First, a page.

Dear Annie: My 5-year-old daughter, "Susie," is frightened of her grandfather, my father. We see him only two or three times a year because he lives over a thousand miles away, but I have been diligent about letting Susie visit.
My father is not and never has been a "kid" person — you know, someone who gets down on the floor and plays. Susie has never warmed up to him or given him so much as a hello without a lot of coaching and encouragement.
My father is hurt and confused by Susie's behavior. I don't expect him to change his approach at this age, but he thinks I shelter Susie from him. The truth is, I've tried everything to reassure her that Dad is not scary, but she refuses to have anything to do with him. I should mention that Susie is warm and loving with all her other male relatives, especially her great-uncles. There's just something about my dad that frightens her, and she isn't able to explain it to me yet.
I've run out of weak excuses to try to make my dad feel better. And, no, there has never been any opportunity for abuse. We have another visit coming up, and the situation has grown so uncomfortable that I'm not looking as forward to it as I usually would. How should I handle this? — Seattle Mom
Dear Seattle: The most likely reason Susie is afraid of Grandpa is that she doesn't see him often enough. Each visit, he's been a stranger. Now, all she remembers is the negative reaction.
Try telling Susie funny or loving stories about Grandpa during the year, especially before she visits, and show her current photographs of him so she connects the stories to the person. Let her know how much Grandpa loves her and that he's eager to see her. She also is old enough for you to explain that Grandpa doesn't always understand little children, so she needs to help him out.
Dear Annie: I understand there is no real way to test for Alzheimer's. The only way to know for certain is to do an autopsy.
I have a friend whose father has all the symptoms, but they call it dementia. So my question is, when they say someone has Alzheimer's, do they just assume that's what it is, or do they have a sure way of knowing? — Curious in Louisiana
Dear Curious: According to the Alzheimer's Association, there is no one diagnostic test that can detect if a person has Alzheimer's disease. The process involves several kinds of tests and may take more than one day.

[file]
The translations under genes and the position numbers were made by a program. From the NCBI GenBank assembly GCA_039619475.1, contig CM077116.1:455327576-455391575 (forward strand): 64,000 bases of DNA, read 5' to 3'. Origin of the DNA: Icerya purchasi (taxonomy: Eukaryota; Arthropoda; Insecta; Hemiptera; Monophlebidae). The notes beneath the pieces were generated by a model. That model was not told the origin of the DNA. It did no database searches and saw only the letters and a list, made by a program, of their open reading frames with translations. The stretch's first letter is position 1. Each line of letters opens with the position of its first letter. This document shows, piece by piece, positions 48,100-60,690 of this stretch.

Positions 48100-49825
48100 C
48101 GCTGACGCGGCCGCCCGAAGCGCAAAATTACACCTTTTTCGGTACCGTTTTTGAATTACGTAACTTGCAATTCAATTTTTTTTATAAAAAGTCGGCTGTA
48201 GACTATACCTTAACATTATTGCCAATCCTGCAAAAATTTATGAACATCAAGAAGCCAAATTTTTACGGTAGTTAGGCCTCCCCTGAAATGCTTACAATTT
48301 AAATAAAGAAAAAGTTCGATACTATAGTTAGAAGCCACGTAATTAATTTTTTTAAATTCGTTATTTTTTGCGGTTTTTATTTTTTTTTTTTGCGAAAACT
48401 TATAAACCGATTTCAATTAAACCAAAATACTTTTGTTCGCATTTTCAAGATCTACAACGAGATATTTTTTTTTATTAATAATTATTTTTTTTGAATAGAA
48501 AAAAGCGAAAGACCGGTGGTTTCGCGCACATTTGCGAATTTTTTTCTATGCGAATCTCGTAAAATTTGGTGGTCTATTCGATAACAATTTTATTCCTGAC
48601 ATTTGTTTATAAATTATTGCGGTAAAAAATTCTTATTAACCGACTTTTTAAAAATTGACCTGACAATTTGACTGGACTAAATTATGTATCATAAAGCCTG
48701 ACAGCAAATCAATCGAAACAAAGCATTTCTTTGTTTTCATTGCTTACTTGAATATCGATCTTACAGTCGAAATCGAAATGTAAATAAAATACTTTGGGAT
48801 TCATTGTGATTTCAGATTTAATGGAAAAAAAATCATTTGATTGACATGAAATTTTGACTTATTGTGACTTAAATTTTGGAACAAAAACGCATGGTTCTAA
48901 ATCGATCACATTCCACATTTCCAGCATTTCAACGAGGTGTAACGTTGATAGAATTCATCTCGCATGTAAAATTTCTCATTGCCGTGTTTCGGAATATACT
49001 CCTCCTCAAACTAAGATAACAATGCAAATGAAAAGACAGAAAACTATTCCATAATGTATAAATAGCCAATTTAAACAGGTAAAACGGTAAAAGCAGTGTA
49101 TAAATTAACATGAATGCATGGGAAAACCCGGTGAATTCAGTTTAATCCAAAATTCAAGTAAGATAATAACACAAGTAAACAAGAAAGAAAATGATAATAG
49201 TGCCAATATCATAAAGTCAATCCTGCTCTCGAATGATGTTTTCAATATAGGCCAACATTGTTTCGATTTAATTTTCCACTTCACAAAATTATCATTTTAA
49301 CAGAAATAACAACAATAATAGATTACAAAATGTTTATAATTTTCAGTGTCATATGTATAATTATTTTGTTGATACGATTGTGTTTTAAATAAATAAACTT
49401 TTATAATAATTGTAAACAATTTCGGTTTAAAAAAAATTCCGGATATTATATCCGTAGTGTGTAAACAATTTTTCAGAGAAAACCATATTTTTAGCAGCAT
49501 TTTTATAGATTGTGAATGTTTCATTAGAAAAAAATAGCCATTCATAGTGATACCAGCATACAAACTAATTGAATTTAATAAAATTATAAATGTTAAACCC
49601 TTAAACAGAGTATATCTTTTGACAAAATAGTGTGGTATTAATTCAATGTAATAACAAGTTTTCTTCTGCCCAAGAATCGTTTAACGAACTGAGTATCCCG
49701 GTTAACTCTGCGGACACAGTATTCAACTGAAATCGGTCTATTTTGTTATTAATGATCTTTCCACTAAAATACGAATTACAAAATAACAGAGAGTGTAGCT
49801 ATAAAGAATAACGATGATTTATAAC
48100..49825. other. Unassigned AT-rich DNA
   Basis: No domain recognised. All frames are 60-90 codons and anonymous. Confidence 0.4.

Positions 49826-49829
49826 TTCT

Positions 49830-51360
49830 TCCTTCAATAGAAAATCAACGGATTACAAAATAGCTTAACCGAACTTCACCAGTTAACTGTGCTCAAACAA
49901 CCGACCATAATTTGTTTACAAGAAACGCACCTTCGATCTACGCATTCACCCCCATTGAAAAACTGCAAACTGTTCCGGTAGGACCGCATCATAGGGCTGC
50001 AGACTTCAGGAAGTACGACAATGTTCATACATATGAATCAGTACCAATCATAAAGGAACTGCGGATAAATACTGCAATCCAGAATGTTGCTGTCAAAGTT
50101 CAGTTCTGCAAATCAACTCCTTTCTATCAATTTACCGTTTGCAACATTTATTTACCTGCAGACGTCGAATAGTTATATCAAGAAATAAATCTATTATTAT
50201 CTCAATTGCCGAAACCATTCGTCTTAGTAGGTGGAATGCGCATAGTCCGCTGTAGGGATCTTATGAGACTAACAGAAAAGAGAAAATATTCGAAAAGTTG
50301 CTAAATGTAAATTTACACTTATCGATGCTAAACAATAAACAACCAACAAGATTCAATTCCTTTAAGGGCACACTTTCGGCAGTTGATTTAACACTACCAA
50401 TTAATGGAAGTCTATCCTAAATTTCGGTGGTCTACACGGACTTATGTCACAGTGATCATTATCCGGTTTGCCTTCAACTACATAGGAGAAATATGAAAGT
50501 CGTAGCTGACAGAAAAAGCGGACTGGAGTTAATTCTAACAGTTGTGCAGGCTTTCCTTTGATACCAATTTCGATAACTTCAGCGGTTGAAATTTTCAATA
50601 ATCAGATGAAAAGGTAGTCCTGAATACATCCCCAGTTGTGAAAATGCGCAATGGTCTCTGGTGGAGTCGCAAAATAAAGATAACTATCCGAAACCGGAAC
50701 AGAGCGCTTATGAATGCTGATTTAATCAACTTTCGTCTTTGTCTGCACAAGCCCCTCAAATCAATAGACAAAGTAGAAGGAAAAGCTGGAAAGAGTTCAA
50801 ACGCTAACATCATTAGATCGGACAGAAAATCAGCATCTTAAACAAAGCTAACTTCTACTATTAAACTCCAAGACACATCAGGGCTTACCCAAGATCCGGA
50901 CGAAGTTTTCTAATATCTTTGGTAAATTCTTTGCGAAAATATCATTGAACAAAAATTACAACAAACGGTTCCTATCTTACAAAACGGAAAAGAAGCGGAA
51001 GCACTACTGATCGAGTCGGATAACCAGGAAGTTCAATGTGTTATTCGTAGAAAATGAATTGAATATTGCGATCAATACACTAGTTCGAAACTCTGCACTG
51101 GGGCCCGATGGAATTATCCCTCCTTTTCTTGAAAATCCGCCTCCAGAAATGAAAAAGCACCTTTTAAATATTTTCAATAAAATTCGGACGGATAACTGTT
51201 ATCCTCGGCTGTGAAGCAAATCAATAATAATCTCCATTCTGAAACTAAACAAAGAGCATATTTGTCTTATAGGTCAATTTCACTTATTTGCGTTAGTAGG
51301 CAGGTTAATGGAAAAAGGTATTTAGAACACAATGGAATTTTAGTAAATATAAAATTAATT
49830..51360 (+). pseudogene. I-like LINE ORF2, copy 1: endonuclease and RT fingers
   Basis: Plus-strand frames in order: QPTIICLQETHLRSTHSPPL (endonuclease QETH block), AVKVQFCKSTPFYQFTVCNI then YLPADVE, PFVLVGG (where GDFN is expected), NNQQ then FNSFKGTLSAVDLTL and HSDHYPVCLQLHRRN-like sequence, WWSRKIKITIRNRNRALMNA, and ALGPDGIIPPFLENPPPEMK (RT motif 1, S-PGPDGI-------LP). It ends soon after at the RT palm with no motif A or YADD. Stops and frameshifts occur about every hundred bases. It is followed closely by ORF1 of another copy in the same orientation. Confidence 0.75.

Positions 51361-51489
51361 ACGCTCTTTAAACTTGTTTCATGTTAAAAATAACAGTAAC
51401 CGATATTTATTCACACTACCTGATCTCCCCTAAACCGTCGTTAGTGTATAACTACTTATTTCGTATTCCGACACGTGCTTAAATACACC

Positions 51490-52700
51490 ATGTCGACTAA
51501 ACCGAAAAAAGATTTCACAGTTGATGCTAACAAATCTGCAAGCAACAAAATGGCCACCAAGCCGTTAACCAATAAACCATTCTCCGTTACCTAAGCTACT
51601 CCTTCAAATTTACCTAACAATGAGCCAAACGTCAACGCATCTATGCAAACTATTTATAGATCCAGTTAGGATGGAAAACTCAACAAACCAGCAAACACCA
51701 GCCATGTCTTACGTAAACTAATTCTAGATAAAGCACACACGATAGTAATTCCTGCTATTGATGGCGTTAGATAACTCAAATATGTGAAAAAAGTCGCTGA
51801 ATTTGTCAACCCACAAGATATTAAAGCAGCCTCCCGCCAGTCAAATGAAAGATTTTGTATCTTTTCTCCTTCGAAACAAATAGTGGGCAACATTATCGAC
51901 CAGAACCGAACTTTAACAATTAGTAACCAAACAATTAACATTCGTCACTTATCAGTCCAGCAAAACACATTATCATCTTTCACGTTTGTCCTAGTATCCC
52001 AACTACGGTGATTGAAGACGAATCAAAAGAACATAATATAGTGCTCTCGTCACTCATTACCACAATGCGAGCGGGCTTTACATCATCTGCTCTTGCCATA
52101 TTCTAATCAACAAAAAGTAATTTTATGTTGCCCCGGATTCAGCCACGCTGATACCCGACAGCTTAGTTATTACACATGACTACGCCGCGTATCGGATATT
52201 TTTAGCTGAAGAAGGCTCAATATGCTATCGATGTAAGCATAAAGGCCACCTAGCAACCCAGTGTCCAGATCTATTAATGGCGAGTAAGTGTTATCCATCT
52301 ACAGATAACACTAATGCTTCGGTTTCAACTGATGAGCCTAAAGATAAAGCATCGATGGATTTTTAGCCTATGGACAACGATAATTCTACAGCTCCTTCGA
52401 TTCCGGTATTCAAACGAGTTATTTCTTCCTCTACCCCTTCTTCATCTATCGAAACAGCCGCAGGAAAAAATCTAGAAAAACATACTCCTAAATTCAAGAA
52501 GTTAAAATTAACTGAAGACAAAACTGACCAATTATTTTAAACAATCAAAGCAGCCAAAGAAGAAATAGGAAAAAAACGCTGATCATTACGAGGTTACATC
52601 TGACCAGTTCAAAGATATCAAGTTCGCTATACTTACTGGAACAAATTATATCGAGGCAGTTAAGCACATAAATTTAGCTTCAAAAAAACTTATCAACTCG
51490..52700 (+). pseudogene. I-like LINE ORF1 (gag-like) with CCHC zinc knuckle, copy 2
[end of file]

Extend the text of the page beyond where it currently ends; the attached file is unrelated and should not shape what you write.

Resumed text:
A diagnosis is made by reviewing a detailed history on the person and the results of several tests, including a complete physical and neurological examination, a psychiatric assessment and laboratory tests. Once these tests are completed, a diagnosis of "probable" Alzheimer's disease can be made by ruling out other causes of dementia. However, physicians are fairly certain the diagnosis is accurate.
Local chapters of the Alzheimer's Association can refer you to physicians and/or diagnostic centers in your area. For more information, log on to www.alz.org, or call the Alzheimer's Association's helpline at 1-800-272-3900.
Dear Annie: Finding help for stuttering can be frustrating and discouraging for parents, teens and adults who stutter. Many are repeatedly told "they'll outgrow it," but the three million Americans who struggle daily with stuttering know it's not always "just a phase."
International Stuttering Awareness Day, Oct. 22, is an opportune time to once again let your readers know that help and information are readily available from the Stuttering Foundation at 1-800-992-9392 (stutteringhelp.org or, in Spanish, www.tartamudez.org). — Jane Fraser, President, The Stuttering Foundation
Dear Jane Fraser: We are happy to help out. Thanks for all the good work you do.
This Classic Annie's Mailbox column was originally published in 2005. To find out more about Classic Annie's Mailbox and read features by other Creators Syndicate writers and cartoonists, visit Creators Syndicate at www.creators.com.